Thursday, February 3, 2011

PAINTER OF THE DUTCH LANDSCAPE






Villagers On A Frozen Path
From allpaintings.org



A Dutch town in winter
From allpaintings.org



Skaters in a frozen winter landscape
From allpaintings.org


Landscapes and cityscapes were a very popular art form in the Netherlands during the nineteenth century. After the end of the French occupation in 1815, a new sense of pride emerged in all things Dutch. In the fine art, many artists rejected the more classical French landscape, aiming instead for Dutch landscape with rivers and windmills and looked back to the ‘Golden Age’ of the seventeenth century for inspiration.
Charles Henri Joseph Leickert (Sep 22, 1816, Brussels - Dec 5, 1907, Mainz) worked during this period and became known for his landscape and cityscape paintings. “He painted the cluttered banks of the Amstel River, a picturesque embankment near a ferry to the city of Dordrecht, and ice scenes with Dutch windmills and skaters. Charles Henri Joseph Leickert nevertheless succeeded in evoking a highly Romantic mood by drenching some of his paintings in an almost supernatural light and, by his sublime rendering of the evening sun.”
(Harry J. Kraaij, Charles Leickert 1816-1907: Painter of the Dutch Landscape, Schiedam, The Netherlands: Scriptum Signature, c. 1996)
Orphan Leickert first learned painting in The Hague under the supervision of landscape painters Bartholomeus van Hove, Wijnand Nuijen en Andreas Schelfhout among many others. Leickert specialised in winter scenes, sometimes romanticising the sky in pale blues and bright pinks. Almost all his works he painted in the Netherlands, from 1841-1848 in The Hague and from 1849-1883 in Amsterdam.
(en.wikipedia.org)



Winter Scene with Skaters
From artmight.com



A Winter landscape with skaters on a frozen waterway
From allpaintings.org



Skaters on a frozen lake by the ruins of a castle
From allpaintings.org



Loading a horse drawn cart on the ice
From artmight.com



A river landscape with figures
From artmight.com



Winter and summer canal scenes scene
From artmight.com


During the Amsterdam years, Leickert continued to produce conventional compositions that usually followed a set procedure. His winter scenes were mostly done on the diagonal, with one or more windmills, to either the left or right. In addition, Leickert made several versions of a painting, in which he changed minor details in the composition or in the figures. He “usually made sketches after nature and drew on his personal “archive” of drawings. He then dressed up his landscapes with figures repeatedly in his winter and summer scenes, without any changes. We encounter various figures again and again in his winter scenes, without any changes, as if he applied his staffage with a template. Examples of this are a man with an ice-sledge and, in his cityscapes and summer scenes, a woman carrying a basket on her head” - Kraaij. Unlike other contemporary artists, Leickert did not introduce new elements in his work that proclaimed the Industrial Revolution, but preferred to paint “picturesque cities and timeless, unspoilt landscapes,” which evoked “a mood of nostalgic Romanticism. “ - Kraaij.
It was that attraction to pure landscape that prompted Leickert to travel to Germany in 1859 and visit the Rhine Valley, Rudesheim, and Mainz where he met Apollonia Schneider and married her that same year. Leickert was forty-three years old and she was seven years younger. They spent about eight months in Germany before returning to the Netherlands. After residing for a year in The Hague, the couple moved to Amsterdam, where Leickert continued to enjoy success. However, with the establishment of The Hague School, Leickert’s work became less popular and the demand for it decreased substantially. At that time, his work was considered old fashioned and critics pointed out to the “lack of passion and the refined technique of painters like Shlefhout and Leickert, which stood in sharp contrast to the rough and often deliberately unfinished work by The Hague School and the Amsterdam painters” - Kraaij.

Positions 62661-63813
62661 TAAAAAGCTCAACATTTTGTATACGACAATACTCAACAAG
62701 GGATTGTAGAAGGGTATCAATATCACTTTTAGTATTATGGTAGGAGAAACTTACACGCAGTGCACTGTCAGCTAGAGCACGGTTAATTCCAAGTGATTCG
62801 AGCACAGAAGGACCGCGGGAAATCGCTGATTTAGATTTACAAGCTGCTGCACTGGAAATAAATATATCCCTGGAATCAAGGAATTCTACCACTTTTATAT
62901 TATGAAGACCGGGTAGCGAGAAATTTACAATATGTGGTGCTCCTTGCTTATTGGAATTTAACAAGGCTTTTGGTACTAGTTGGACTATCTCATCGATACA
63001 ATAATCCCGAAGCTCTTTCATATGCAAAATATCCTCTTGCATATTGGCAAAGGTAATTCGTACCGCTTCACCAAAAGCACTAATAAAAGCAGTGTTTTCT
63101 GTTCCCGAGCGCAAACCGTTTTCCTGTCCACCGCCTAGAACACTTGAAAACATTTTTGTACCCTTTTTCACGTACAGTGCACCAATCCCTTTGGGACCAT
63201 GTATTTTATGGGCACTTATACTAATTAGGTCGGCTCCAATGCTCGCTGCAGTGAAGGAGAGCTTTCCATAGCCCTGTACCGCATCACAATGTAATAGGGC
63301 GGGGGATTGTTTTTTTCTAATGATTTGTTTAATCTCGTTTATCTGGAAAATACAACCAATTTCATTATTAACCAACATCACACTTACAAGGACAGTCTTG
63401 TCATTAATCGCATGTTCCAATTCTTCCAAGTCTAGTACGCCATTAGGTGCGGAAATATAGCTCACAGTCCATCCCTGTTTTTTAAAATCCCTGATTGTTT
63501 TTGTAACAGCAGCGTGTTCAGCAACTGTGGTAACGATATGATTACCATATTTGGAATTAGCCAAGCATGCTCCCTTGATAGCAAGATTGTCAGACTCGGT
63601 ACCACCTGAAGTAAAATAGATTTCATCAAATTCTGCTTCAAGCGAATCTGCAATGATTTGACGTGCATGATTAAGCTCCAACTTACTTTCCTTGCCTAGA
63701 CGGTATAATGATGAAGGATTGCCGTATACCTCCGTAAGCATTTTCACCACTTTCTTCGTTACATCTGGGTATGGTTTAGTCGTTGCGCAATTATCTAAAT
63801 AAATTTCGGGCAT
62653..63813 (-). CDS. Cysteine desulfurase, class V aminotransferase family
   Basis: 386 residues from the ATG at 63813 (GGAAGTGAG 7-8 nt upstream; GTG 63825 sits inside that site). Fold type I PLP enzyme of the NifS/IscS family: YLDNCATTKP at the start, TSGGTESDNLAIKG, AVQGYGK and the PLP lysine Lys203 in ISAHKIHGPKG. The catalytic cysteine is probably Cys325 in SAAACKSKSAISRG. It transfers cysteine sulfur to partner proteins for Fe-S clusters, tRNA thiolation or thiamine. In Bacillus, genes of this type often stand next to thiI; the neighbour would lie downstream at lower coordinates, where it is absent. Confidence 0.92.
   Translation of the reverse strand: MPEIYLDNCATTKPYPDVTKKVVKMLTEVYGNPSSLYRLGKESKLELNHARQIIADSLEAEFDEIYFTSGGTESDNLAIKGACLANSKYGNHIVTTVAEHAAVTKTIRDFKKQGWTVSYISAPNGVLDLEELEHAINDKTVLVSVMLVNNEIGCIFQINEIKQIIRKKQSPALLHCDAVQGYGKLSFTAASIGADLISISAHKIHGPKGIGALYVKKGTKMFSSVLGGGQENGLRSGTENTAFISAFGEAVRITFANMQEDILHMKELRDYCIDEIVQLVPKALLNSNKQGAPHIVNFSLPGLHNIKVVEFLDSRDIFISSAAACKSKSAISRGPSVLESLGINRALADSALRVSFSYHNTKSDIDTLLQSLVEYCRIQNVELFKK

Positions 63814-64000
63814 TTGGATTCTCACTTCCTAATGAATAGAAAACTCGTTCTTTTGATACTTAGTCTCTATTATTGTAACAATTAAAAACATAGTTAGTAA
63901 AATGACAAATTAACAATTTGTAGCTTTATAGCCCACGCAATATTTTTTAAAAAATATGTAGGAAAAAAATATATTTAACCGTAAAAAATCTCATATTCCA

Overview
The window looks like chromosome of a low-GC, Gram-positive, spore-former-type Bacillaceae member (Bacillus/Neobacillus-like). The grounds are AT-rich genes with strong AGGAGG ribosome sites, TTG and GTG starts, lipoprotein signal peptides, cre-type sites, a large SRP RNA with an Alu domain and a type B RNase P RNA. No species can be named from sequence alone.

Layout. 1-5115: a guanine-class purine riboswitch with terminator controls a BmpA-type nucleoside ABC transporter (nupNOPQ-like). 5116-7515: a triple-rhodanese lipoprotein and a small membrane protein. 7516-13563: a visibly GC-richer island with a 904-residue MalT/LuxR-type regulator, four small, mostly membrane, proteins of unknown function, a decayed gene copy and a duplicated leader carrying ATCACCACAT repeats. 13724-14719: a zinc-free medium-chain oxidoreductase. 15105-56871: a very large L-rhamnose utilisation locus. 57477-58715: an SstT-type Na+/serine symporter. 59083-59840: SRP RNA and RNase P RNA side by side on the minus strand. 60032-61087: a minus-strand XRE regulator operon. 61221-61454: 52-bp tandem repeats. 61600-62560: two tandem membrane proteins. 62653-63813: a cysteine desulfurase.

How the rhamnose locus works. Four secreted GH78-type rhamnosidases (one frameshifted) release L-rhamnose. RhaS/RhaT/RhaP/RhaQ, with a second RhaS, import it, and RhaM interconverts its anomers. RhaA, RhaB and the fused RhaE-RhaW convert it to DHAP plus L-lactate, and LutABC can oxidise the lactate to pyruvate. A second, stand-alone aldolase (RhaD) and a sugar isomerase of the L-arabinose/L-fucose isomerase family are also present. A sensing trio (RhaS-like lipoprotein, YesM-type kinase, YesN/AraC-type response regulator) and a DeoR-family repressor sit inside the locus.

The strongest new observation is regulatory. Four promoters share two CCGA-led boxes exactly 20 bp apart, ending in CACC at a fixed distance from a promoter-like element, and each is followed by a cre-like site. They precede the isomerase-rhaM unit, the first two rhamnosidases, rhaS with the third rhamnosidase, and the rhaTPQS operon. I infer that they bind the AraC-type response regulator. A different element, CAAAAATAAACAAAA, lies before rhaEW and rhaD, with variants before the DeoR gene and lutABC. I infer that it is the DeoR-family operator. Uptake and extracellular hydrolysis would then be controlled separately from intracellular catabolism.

(rehs.com)



Figures in a Dutch town by a frozen canal
From allpaintings.org



A Dutch street scene
From allpaintings.org


In 1887, Leickert decided to end his artistic career, and moved to Mainz in Germany with his wife. While he remained a member of the Arti society, he submitted only one painting entitled Landscape in Taunus in the exhibition of 1893. Among the few works that he produced during the last twenty years of his life were Winter Landscape with Frozen Canal and Skaters (1891) and Summer Scene in a Dutch City (1892). He was a prolific artist producing approximately seven hundred paintings, of which he exhibited about eight-five. His works can be seen in a number of museums including: Rijksmuseum, Amsterdam, The Teylers Museum, Haarlem, (the Netherlands); Landesmuseum, Mainz (Germany); Hermitage Museum, St. Petersburg (Russia); and Odessa Museum of Western and Eastern Art, Odessa (Ukraine).
(rehs.com)
With the current re-assessment of the Dutch Romantic Landscape School, Charles Leickert is emerging as a much more important figure than he was rated by Marius at the turn of the century. The fact that he lived to almost ninety (died on December 5, 1907) explains his prolific oeuvre and the variations in style and quality among his pictures. He can be a traditional landscapist in the manner of his master Shelfhout … or he can paint sparkling effects of light with quick impressionistic brush strokes-an altogether more modern manner. At his best he is something of a Dutch version of Constable, a high point in a century exceptionally well supplied with landscape artists.
(Gerarda Hermina Marius, translated from the Dutch by Alexander Teixeira de Mattos; edited by Geraldine Norman, Dutch Painters of the 19th Century, Woodbridge: Antique Collectors' Club, 1973)


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